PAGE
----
In November, Officer Leo Harris talked about the Officer Wellness program, which is gaining popularity among the cops. He thanked TAC for helping push for the concept of letting officers focus on fitness, diet and emotions and do self-care by meditating, doing yoga and other actions. Harris also specifically thanked Portland Copwatch for our comments on the Wellness Directive (see the Directives article in this issue), which he said made it a better policy.

The TAC still participates in the Coalition of Advisory Groups (CAG), which brings together bodies like the Latino Round Table and African American Advisory Council. TAC member Jim Kahan stated twice that the CAG was correct in not publishing notes from their meetings, which Portland Copwatch (PCW) finds troubling for a bunch of people supposedly representing the community to advise the Chief.

[screenshot of meeting]In terms of turnover and other changes, in November, Captain Chris Gjovik introduced himself as having taken over for David Abrahamson, making him the fifth Captain in five years. PCW member Dan Handelman pointed out Gjovik was among the officers who shot and killed Willie Grigsby, a young Black man, in 2004 (PPR #34). For now, acting Lieutenant Jason Jones has taken over for Greg Stewart. Jones was featured in a 2016 Willamette Week article being compassionate with houseless people, so maybe he will bring that attitude to the Training Division. While not a change in status at TAC, Chair Shawn Campbell revealed during a City Council meeting in September that he has been hired to manage the "Clean and Safe" contract allowing businesses to pay special taxes and hire their own security (and four police officers-- see the Houseless article in this issue). For now there seems to be no concern Campbell is a City employee and TAC volunteer.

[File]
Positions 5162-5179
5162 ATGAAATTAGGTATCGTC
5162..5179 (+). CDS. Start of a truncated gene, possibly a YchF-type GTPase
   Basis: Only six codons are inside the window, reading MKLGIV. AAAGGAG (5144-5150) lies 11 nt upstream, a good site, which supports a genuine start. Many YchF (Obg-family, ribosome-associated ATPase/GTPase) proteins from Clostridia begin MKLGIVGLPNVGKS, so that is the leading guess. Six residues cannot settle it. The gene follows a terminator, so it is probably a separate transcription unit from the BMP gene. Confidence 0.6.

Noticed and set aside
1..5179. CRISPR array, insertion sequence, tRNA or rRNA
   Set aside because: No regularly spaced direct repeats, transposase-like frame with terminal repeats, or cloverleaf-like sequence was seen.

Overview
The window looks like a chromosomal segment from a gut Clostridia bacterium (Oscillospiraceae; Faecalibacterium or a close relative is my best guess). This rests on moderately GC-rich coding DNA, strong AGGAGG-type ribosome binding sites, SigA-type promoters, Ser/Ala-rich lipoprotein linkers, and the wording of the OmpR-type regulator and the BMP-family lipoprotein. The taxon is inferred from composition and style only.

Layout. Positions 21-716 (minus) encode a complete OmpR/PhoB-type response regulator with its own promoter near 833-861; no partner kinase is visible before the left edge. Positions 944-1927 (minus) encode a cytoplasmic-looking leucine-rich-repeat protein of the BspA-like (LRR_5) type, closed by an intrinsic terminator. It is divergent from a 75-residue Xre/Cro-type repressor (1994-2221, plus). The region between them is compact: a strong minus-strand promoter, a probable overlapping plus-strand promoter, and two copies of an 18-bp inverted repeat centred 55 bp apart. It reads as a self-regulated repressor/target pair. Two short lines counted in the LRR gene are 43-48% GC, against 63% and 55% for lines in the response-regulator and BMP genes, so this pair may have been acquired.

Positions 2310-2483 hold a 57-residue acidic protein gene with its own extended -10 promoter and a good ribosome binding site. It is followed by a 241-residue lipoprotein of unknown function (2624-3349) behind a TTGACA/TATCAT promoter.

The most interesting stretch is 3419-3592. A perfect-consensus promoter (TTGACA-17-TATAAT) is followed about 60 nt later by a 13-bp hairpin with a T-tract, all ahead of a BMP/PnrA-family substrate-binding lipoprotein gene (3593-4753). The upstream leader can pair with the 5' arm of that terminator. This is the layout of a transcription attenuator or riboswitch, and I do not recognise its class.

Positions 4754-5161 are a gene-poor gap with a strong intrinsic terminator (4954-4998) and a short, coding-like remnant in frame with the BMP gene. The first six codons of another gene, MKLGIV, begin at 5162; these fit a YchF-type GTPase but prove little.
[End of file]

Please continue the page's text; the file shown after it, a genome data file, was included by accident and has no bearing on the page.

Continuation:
Info on the Training Advisory Council: portlandoregon.gov/police/61449

  [People's Police Report]

January, 2022
Also in PPR #85

2021 Portland Police Shootings Quadruple 2020
  • State Deadly Force Incidents Taper Off in Second Half of 2021
City, DOJ Hash Out Remedies for Failed Compliance
Council Votes to "Re-fund the Police"
Lawsuits: City Pays Out More for Protest Actions
Citizen Committee Punts Whistleblower Case
Commission to Design Oversight Board Meets
Chief Overrides Review Board to Punish Two Cops
Houseless Community Faces More Private Security
Force Data Ignores Race at Training Council
Sheriff's Last 12 Months Start w/Vax Card Scandal
Organizers Set for Testimony on Terror Task Force
Bureau Agrees with Copwatch on One Policy
Updates PPR #85:
 • Almost No Progress on Police Association Contract
 • Suit: Former Police Assoc. Head Leaked Unconfirmed Info
 • Revamped Gun Team Forming; Profiling Numbers Unchanged
Rapping Back #85

Portland Copwatch
PO Box 42456
Portland, OR 97242
(503) 236-3065/ Incident Report Line (503) 321-5120
e-mail: copwatch@portlandcopwatch.org

Portland Copwatch is a grassroots, volunteer organization promoting police accountability through citizen action.

People's Police Report #85 Table of Contents
Back to Portland Copwatch home page
Peace and Justice Works home page
Back to top